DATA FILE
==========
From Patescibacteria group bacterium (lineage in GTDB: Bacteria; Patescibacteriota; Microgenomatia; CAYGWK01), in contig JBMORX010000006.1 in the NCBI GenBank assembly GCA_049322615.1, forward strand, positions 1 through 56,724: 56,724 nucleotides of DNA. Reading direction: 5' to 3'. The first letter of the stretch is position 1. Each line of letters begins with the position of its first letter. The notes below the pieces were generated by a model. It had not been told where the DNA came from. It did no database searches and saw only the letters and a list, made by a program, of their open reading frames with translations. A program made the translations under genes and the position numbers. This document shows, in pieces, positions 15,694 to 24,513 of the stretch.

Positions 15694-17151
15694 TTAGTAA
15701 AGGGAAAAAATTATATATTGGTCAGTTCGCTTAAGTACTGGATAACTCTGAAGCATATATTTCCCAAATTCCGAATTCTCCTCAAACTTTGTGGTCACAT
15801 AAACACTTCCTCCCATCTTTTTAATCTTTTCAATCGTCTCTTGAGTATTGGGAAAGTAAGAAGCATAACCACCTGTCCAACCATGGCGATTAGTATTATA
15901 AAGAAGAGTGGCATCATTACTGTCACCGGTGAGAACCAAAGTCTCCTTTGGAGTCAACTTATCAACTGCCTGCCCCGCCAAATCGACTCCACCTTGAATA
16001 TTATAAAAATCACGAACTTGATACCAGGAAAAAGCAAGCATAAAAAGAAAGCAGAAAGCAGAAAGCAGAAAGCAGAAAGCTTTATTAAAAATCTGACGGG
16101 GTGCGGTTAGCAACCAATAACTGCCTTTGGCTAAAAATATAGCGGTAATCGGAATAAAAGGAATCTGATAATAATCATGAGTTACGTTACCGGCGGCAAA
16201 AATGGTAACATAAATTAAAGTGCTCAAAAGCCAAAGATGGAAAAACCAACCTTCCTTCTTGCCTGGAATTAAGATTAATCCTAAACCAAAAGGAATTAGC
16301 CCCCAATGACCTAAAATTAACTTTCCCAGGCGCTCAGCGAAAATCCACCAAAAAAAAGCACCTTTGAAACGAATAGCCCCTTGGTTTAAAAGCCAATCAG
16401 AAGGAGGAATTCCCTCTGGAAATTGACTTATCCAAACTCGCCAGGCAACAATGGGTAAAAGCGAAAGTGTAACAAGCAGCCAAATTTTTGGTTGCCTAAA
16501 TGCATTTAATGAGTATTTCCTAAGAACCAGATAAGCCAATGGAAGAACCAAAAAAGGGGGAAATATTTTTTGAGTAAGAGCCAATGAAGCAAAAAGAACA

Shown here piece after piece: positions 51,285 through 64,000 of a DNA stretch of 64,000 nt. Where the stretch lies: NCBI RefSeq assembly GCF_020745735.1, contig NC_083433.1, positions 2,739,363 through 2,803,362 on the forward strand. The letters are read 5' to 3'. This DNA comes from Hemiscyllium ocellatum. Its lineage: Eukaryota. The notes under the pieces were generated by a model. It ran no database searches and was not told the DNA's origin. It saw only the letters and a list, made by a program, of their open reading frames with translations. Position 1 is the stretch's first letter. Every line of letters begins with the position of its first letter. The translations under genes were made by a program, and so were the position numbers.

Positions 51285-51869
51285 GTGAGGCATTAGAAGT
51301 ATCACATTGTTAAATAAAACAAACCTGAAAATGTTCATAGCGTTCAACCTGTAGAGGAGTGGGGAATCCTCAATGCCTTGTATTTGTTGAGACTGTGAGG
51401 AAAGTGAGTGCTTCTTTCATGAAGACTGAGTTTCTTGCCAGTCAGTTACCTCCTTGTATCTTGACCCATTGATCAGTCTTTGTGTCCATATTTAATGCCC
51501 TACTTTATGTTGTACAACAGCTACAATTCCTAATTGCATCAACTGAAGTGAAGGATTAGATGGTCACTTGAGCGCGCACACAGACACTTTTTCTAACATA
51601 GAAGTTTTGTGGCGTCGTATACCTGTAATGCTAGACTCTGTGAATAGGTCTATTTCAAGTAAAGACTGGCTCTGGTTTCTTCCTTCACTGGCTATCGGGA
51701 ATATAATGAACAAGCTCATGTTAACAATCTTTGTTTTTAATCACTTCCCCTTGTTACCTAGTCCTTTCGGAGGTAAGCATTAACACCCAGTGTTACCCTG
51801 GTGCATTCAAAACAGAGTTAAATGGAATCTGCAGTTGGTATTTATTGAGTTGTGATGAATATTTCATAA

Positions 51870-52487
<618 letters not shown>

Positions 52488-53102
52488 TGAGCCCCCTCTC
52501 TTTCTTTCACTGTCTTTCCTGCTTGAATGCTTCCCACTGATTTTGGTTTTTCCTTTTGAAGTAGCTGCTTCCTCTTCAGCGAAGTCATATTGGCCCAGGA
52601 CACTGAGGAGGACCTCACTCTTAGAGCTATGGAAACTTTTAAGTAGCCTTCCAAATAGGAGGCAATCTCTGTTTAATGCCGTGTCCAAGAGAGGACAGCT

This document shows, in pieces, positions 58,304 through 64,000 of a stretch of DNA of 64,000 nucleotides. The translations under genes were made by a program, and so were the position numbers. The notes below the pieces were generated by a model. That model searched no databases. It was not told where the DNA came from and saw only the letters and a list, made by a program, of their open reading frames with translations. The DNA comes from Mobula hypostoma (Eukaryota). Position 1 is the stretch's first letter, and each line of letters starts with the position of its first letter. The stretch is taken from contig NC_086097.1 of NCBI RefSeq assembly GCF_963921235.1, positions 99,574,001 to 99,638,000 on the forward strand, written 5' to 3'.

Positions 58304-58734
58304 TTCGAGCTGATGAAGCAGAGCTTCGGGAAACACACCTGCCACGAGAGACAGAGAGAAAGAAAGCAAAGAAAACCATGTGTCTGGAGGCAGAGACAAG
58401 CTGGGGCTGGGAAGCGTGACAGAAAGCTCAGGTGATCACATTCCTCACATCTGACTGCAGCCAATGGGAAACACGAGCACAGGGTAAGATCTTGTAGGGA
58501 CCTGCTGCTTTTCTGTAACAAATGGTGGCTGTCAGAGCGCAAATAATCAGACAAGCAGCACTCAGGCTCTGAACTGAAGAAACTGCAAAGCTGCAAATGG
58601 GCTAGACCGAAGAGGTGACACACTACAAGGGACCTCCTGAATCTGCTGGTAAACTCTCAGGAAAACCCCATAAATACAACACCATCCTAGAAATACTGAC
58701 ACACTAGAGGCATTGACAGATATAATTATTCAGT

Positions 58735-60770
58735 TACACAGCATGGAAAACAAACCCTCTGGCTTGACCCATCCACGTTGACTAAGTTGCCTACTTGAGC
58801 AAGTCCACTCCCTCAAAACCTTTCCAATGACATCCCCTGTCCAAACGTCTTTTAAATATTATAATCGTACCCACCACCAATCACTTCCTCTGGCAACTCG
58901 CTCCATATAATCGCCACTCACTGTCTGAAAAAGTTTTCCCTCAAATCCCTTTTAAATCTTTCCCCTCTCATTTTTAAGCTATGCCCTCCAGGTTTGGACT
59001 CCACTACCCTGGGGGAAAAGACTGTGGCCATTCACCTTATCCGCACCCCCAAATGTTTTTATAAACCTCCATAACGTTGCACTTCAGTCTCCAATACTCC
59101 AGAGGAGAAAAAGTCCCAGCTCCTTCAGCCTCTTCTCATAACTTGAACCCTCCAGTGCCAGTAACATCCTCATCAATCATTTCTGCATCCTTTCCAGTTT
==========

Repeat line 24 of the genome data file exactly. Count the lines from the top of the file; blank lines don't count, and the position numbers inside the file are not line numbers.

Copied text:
Positions 52488-53102